Canadian consumers still “value the trusted advisor model” when buying insurance but there will soon be a “flipping” of brokers’ compensation model on commercial lines, whereby brokers will tend to earn more of their money on the consultative services, senior industry executives suggested Wednesday.
“The value of the transaction, while it’s important, and it’s expected that we do it well, that’s not how we are going to get compensated” in the near future, suggested Brian Parsons, president and chief executive officer of Willis Towers Watson Canada, of commercial brokers. “We are going to get compensated not because of the transaction – that would be table stakes – it’s because of the consultative process of getting to the transaction.”
Parsons made his remarks during the CEO Plenary Panel on the final day of the RIMS Canada Conference, held Sept. 24 through 27 at the Metro Toronto Convention Centre.
“Right now, we will talk to clients and prospects and do lots of consultative work, in a way, to get the transaction because that right now is where a broker is making money for the most part,” Parsons said. “What I see changing as the millennials – and let’s not forget the Z generation that is just graduating from university now – they will say, ‘You know what? We will pay you for the consultative services but the transaction is not worth a lot.’”
Parsons was answering a question about how millennials are affecting the insurance industry.
The roles of brokers and underwriters “will largely change because of the devaluation of the transaction,” Parsons said. “That compensation model for brokers – I see flipping as time evolves, to making money on the consultative services, and the analytics and the transaction is just going to be thrown in.”
Also on the CEO Plenary Panel was Heather Masterson, president and CEO of Travelers Canada.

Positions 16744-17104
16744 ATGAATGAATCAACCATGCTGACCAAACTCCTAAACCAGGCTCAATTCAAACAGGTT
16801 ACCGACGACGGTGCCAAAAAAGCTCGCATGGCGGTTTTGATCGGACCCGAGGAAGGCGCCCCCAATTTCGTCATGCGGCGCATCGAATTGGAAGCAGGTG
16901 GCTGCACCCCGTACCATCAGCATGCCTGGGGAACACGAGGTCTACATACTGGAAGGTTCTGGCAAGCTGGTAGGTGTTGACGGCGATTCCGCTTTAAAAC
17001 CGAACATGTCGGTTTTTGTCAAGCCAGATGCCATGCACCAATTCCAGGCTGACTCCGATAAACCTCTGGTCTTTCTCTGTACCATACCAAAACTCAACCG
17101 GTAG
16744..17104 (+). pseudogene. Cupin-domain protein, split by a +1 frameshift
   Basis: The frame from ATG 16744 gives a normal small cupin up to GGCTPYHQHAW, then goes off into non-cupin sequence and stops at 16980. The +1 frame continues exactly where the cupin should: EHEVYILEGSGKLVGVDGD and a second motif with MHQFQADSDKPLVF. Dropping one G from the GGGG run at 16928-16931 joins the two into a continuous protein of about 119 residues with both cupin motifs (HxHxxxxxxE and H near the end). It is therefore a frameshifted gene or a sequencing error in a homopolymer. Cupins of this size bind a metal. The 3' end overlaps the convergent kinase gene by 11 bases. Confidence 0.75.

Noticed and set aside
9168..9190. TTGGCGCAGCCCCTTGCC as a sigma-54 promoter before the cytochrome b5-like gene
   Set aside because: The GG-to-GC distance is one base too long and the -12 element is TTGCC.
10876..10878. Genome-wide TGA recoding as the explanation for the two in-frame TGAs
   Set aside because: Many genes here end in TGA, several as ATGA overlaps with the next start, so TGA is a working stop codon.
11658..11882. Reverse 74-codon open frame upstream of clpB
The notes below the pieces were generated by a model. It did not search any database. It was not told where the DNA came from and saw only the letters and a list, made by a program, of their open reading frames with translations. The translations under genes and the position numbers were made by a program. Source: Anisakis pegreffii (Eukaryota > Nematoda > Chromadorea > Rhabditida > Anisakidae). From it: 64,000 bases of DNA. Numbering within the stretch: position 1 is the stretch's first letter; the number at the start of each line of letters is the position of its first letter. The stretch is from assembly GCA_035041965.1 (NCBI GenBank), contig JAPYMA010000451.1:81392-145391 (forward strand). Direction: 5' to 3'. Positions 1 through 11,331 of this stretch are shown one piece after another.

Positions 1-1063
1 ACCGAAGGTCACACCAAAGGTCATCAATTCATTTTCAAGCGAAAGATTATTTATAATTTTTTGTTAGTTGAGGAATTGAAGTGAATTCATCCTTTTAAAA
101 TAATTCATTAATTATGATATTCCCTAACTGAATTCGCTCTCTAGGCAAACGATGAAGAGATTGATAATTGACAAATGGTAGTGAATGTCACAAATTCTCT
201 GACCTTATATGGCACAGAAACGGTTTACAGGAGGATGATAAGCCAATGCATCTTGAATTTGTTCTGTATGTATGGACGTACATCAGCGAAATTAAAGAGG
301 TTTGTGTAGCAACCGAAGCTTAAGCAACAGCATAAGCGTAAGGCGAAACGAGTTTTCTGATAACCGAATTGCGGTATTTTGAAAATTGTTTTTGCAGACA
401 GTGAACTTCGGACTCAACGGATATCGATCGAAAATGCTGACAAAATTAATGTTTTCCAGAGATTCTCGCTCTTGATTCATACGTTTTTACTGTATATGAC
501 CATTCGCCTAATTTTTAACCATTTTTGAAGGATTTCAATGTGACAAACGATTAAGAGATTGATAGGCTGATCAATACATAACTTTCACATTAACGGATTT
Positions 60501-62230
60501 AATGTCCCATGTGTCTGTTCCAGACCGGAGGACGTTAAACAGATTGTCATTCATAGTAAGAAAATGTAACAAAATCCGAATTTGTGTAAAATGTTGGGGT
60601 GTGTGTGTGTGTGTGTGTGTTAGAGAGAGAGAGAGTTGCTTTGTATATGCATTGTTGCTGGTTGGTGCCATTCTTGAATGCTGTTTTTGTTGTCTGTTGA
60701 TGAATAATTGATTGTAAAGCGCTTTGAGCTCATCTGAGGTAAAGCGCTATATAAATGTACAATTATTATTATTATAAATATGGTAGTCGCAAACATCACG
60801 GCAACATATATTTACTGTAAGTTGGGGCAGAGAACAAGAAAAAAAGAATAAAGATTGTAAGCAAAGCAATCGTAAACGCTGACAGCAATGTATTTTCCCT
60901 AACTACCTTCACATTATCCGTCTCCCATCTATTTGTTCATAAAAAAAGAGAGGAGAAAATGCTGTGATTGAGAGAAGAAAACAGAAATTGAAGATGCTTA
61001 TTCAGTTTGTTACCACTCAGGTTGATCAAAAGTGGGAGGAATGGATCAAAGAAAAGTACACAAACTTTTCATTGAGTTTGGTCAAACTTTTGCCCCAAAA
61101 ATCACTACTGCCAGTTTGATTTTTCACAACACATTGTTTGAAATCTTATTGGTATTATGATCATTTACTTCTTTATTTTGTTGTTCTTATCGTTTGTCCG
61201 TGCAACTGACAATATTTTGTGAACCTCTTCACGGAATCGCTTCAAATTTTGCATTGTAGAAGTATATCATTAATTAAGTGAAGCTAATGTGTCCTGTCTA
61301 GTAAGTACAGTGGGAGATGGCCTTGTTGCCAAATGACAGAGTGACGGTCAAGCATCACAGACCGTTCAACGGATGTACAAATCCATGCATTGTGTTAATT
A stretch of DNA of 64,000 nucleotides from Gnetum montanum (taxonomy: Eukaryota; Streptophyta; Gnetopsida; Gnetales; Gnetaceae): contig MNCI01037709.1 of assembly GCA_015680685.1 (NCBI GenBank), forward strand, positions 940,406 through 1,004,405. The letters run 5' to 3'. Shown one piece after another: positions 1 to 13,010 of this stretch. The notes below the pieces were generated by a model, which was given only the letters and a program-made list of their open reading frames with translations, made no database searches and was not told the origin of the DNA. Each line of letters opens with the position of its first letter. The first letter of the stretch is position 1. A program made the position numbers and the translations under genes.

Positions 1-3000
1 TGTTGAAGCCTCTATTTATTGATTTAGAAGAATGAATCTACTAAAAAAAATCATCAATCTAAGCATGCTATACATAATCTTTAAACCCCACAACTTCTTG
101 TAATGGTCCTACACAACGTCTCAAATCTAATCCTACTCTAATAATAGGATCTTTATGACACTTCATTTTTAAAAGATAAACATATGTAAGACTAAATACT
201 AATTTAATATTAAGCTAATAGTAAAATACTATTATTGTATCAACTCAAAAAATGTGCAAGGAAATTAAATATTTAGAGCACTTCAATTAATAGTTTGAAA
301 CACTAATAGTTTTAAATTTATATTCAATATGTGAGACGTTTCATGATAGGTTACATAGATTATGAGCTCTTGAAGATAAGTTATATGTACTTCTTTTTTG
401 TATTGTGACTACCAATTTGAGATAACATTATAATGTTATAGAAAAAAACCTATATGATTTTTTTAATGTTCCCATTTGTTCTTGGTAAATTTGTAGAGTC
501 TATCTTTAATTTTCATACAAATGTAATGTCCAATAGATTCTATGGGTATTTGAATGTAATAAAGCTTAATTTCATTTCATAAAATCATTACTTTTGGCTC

“One of the common themes that has come through – today and in the recent past – Canadian consumers really value the trusted advisor model,” Masterson said. “That’s not to say that millennials won’t disrupt that but we do have some time – not a ton of time but we have some time.”
About 75% of Canadian insurers’ business is “highly transactional” and “can be easily automated,” Masterson added.
“It’s not uncommon for us to hop on the web on a daily basis, perhaps buy something online, download music – these are common practices and those common practices are already in financial services,” Masterson told RIMS Canada conference attendees.
“I remember as a kid, literally my parents’ insurance broker would be at our kitchen table doing his thing and talking to my parents in our house,” said Parsons. “It’s hard to imagine my 20-year-old daughter or my 18-year-old son contemplating that today.”
The 43rd annual RIMS Canada Conference was produced by the Canadian chapters of New York City-based Risk and Insurance Management Society Inc.
At the CEO Panel Plenary, the role of government in natural catastrophe insurance was on the mind of Philipp Wassenberg, president and chief executive officer of Munich Re Canada.
“The public-private partnership part of large insurance schemes has risen out of the ashes and there are now public-private schemes for flood and for natural catastrophes in the Caribbean, in the U.S., in the U.K., in France, in many countries,” Wassenberg told RIMS Canada conference attendees Sept. 27. “The insurance industry plays a vital role in this partnership as a peer-to-peer partner to governments.”
In the United States, the Federal Emergency Management Agency oversees the National Flood Insurance Program, which covers the building and some contents of eligible properties. The NFIP will expire Sept. 30, 2017 unless legislation extending it is passed into law. In order to qualify for flood insurance under NFIP, the property must be in a community that has joined the NFIP and agrees to enforce sound floodplain management standards.
In the United Kingdom, the government launched in 2016 Flood Re, a special purpose vehicle and not-for-profit monoline reinsurer. A tax on all British home insurers subsidizes Flood Re.